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Watching 2006 closely
by Tony Butcher
Issue 11
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Happy New Year everyone! There's plenty to look forward to in the coming twelve months. Worldwide stock markets have had a very strong start to the year, but the real headlines are going to the commodities.

Large banks and funds who squared their books for the end of 2005 have been buying the world's resources on the financial exchanges. Oil (4%), Gold (5%) and Copper (2.8%) have all had large price rises from the start of the year. Secondary commodity markets have also been benefiting, with coffee and sugar performing particularly well so far. But when everyone is calling the markets higher, it makes a perfect opportunity to sell some of those recent highs.

Stock markets, for example, have gone through large psychological levels with the FTSE 100 (UK) above 5700 and the Dow Jones Industrial Average above 11000. I would suggest a correction could happen before lovers celebrate St. Valentines Day on the 14th February.

The coming months will be focusing on different events either side of the Atlantic. Firstly in Europe, the European Central Bank (ECB) is widely expected to raise rates again in March 2006 by one quarter of one percent to 2.5% and rising to 3% before the end of 2006. This will be in their continuing attempt to provide price stability to the citizens of Europe, by controlling inflation which is still at risk from second round effects from wage price negotiations in the member countries. Although I feel the more of a priority the ECB makes of this issue, the stronger the wage demands will be from the major unions in France and Germany.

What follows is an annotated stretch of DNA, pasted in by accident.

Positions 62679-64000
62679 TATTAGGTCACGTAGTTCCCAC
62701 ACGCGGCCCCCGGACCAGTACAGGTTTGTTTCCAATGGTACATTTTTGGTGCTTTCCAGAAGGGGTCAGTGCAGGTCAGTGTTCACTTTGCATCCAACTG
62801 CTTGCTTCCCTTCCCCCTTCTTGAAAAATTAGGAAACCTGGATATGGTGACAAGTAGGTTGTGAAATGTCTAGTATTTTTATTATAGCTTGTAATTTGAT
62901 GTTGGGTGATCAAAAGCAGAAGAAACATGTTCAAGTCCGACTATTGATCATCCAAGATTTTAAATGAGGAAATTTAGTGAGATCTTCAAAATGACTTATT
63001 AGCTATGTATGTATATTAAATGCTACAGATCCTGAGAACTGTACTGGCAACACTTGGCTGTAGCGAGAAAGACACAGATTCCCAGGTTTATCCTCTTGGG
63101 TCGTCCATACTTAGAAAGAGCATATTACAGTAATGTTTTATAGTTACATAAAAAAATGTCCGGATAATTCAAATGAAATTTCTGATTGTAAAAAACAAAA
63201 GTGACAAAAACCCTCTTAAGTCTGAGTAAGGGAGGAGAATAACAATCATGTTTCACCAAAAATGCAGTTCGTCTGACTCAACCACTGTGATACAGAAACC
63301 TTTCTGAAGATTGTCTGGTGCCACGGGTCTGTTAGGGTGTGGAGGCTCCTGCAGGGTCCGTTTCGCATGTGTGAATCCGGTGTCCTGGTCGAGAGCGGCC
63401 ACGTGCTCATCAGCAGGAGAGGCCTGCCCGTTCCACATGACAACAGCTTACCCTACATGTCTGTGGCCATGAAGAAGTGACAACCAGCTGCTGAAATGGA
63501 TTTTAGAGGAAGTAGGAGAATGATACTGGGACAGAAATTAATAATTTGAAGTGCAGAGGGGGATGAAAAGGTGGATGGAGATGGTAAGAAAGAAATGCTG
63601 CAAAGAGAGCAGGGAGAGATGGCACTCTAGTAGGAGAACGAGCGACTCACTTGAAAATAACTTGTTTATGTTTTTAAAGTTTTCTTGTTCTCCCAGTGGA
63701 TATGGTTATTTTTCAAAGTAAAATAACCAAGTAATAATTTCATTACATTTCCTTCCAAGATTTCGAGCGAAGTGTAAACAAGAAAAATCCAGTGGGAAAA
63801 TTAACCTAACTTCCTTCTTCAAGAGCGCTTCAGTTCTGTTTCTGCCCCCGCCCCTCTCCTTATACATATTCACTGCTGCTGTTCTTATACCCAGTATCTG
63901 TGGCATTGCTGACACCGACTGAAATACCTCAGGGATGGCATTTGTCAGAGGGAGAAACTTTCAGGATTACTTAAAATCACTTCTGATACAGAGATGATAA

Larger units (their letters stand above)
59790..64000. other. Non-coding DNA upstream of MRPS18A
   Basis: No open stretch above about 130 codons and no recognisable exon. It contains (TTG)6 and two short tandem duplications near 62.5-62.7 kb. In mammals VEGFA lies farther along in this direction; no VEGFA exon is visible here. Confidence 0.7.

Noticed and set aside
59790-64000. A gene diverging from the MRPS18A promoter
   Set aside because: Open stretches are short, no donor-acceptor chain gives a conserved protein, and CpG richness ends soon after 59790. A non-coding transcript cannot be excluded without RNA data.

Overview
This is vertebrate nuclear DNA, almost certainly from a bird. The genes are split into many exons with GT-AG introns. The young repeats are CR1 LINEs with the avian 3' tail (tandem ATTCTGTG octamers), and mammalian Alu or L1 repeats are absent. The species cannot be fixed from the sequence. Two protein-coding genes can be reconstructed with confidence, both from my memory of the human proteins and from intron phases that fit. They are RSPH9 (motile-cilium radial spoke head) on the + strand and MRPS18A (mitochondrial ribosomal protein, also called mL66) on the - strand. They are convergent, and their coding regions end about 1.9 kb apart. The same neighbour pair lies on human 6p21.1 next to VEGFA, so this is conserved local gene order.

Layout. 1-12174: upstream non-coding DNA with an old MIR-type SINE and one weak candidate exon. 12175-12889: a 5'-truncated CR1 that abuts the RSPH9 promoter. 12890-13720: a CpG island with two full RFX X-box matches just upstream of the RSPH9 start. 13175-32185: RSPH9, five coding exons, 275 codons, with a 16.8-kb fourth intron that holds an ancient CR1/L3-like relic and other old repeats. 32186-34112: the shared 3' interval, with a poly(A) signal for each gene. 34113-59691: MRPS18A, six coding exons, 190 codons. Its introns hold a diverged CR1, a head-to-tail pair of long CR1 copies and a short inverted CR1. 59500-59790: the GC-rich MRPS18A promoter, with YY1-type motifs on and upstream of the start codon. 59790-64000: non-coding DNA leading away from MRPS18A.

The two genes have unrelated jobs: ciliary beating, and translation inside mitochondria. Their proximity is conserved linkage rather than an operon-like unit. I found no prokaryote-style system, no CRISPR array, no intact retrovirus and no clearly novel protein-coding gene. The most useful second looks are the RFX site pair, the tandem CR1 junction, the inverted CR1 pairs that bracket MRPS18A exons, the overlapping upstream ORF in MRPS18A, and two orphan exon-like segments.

Germany is starting to see the beginning of an economic recovery and the massive influx of foreign visitors and their money for the Football World Cup Finals in June will give it a mighty boost. If anyone can find somewhere I can back England to win at more than 10-1 please let me know.

In the United Kingdom, it is a matter of 'wait and see'. The recent small cut in interest rates will not be the start of a series of moves, and the markets are keeping a close eye on all the data coming out over the next few months. It looked like a strong trading Christmas for most retailers and they will be hoping to continue that trend into the spring.

In the United States, Ben Bernanke is only weeks away from taking over from Alan Greenspan. It is clear he will be in charge of bringing the current cycle of rate rises to an end, but the unanswerable question is at what level the Federal Reserve will stop. It will be somewhere between 4.5-5.5% and I would think by the end of 2006 interest rates will be at the upper end of that range.

The major macro-economic story for the start of the year is Iran's desire to begin nuclear power generation. Allowing one of the world most unstable and uncooperative countries the ability to produce the most devastating weapon of modern times is not on anybody's agenda. The United Nations Security Council involvement is probably only weeks away and the world's eyes are watching closely.

Luckily for American troops in Iraq, it's not too far to walk to Iran to begin military operations there. It makes me think the whole Iraq war was just to give the United States the largest base camp it required for another invasion.
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